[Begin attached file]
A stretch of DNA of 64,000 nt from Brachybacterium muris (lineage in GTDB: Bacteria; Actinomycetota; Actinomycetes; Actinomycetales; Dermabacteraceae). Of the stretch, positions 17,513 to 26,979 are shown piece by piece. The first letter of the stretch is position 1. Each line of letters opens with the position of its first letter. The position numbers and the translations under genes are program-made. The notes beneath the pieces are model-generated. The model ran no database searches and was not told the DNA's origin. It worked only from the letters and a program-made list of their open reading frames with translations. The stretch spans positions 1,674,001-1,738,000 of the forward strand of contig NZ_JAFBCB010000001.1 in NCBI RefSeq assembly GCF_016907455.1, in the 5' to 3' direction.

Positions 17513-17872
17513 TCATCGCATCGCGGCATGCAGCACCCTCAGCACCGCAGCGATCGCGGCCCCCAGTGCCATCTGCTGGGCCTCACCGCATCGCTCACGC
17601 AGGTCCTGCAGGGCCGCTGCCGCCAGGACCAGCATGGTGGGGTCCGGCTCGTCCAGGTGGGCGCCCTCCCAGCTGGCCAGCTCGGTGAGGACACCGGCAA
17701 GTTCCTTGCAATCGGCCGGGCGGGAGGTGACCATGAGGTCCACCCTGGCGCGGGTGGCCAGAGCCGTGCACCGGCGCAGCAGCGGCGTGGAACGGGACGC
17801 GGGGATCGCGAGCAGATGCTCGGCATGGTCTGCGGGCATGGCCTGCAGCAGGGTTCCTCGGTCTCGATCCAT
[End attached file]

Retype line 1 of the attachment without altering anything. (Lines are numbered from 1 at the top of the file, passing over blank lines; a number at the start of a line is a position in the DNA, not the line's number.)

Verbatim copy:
A stretch of DNA of 64,000 nt from Brachybacterium muris (lineage in GTDB: Bacteria; Actinomycetota; Actinomycetes; Actinomycetales; Dermabacteraceae). Of the stretch, positions 17,513 to 26,979 are shown piece by piece. The first letter of the stretch is position 1. Each line of letters opens with the position of its first letter. The position numbers and the translations under genes are program-made. The notes beneath the pieces are model-generated. The model ran no database searches and was not told the DNA's origin. It worked only from the letters and a program-made list of their open reading frames with translations. The stretch spans positions 1,674,001-1,738,000 of the forward strand of contig NZ_JAFBCB010000001.1 in NCBI RefSeq assembly GCF_016907455.1, in the 5' to 3' direction.